Helsinki: What to do on a weekend break in the Finnish capital

Not fully Scandinavian, but not Eastern either, Helsinki has its own unique vibe. And, what’s more, visitors can easily sample the city over the course of a weekend.

Perched on the shores of the Baltic Sea, Helsinki has everything you could want from a city; A rich history, fascinating architecture, a thriving design scene and plenty of culture.

However, being so diverse and – well – so happening, it can be quite hard to know quite where to delve in. So, I selflessly went to sample the scene there, in the hopes you might find some inspiration if visiting the Finnish capital ever takes your fancy.

What to Do

Löyly Helsinki

If you’re hoping to sample the Finnish way of life, there’s only one place to start and that’s in the sauna. Saunas are a way of life here and most people have one at home. In fact, before the advent of public healthcare, Finnish women gave birth in saunas. So, the bathing tradition’s place in the country’s heritage cannot be understated.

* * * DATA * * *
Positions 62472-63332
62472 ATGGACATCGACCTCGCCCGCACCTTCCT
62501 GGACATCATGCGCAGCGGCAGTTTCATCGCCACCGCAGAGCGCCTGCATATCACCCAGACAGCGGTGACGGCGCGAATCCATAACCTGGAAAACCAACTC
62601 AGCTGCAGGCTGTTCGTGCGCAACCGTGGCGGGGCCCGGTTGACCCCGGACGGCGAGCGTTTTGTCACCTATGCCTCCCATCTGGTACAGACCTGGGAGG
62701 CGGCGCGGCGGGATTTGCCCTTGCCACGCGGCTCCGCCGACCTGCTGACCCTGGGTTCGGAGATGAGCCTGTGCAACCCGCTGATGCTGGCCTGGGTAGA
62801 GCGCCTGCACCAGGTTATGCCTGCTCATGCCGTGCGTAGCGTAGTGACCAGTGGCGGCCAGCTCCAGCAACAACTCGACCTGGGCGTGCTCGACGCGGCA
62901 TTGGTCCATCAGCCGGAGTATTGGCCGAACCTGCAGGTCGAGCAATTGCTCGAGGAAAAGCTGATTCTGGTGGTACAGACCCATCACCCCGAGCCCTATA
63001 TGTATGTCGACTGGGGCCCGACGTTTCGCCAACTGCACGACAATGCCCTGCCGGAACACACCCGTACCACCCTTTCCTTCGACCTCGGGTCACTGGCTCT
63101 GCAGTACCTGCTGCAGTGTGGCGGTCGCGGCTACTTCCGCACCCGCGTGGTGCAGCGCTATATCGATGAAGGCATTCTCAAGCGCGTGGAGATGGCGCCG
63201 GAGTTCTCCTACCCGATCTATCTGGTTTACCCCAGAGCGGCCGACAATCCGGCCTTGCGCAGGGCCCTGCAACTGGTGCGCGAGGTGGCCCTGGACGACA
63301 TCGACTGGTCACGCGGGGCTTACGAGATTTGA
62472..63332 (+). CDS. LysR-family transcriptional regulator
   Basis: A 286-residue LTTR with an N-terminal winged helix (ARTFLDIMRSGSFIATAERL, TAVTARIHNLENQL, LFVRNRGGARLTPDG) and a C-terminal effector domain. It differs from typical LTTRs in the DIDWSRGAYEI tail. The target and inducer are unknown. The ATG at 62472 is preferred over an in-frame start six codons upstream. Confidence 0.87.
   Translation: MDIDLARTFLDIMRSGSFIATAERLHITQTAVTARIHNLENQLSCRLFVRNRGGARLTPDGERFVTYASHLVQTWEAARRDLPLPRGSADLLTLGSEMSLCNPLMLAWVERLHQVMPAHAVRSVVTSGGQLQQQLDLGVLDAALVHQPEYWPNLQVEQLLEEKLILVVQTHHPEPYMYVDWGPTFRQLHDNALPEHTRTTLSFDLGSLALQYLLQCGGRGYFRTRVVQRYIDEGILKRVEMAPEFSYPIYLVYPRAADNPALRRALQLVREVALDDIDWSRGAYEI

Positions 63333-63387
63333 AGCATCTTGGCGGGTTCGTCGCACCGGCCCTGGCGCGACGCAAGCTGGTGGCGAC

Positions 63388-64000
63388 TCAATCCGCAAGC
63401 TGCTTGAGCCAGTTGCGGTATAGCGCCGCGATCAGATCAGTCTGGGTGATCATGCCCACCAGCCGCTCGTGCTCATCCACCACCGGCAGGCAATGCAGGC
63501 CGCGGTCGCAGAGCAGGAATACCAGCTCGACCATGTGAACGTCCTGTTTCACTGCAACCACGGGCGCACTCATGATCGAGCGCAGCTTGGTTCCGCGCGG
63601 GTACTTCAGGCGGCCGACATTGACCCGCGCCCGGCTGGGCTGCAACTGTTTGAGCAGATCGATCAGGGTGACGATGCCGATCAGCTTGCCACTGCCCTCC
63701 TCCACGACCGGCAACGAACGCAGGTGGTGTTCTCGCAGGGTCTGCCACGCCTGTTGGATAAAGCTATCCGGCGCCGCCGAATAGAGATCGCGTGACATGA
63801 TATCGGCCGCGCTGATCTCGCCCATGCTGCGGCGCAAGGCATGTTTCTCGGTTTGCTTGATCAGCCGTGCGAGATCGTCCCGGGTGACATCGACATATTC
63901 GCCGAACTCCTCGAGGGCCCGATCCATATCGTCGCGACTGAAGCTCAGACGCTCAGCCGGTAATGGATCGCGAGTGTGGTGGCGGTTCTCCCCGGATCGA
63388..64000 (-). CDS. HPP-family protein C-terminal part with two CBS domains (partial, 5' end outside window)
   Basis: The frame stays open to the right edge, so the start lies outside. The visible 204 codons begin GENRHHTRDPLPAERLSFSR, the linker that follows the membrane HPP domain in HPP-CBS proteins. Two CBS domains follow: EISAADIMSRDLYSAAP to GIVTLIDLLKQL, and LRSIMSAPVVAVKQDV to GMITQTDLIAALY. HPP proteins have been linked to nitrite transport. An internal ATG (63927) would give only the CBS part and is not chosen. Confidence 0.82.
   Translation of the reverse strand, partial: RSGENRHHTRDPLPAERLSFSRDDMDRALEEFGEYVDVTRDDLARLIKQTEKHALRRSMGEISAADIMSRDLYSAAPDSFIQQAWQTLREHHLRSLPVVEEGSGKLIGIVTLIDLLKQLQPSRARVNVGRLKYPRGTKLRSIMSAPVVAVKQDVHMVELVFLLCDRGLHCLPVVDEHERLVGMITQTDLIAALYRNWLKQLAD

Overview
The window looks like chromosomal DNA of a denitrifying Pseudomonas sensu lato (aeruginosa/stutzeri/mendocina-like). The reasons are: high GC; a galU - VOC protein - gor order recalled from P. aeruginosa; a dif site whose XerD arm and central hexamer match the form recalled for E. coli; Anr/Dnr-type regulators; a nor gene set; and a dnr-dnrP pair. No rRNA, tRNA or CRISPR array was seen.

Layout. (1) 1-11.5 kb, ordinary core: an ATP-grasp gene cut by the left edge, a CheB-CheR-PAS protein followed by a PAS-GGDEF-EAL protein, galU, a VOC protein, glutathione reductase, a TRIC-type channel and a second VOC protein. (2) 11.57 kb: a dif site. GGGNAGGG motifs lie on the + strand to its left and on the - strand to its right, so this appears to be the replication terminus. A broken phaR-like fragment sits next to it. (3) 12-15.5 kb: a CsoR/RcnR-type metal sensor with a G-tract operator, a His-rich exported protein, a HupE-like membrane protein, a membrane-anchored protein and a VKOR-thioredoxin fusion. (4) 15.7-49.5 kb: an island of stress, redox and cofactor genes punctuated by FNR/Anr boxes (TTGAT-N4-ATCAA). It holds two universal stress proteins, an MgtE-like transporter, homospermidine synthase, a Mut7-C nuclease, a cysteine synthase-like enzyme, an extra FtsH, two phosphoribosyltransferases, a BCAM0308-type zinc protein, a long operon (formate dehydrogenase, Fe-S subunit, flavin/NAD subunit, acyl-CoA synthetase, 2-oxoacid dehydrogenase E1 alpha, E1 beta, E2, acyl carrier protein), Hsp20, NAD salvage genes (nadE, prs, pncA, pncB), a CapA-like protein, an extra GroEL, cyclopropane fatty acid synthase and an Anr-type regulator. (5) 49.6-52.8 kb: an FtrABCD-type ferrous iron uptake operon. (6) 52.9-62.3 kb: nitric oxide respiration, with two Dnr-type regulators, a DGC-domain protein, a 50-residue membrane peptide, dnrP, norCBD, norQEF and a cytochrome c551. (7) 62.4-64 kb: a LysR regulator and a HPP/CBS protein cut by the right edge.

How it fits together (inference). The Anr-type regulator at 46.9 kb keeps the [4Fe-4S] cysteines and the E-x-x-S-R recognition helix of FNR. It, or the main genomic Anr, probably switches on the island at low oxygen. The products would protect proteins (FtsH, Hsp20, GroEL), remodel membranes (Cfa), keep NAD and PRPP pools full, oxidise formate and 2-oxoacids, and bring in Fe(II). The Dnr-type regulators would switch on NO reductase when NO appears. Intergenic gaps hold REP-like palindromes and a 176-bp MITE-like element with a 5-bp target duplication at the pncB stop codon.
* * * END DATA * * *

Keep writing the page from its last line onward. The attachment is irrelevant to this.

So, while there are plenty of places to sweat it out in Helsinki, I would recommend a trip to Löyly. Completed in 2016, this architectural gem sits on a quiet bay by the Baltic. Cloaked in wood, the sauna feels private while still allowing idyllic views of the sea beyond.

Inside, visitors will find one steam sauna, a bar and a chill-out space complete with floor-to-ceiling windows and a roaring fire. Outside, there’s an additional smoke sauna and plenty of decking space where guests can cool off.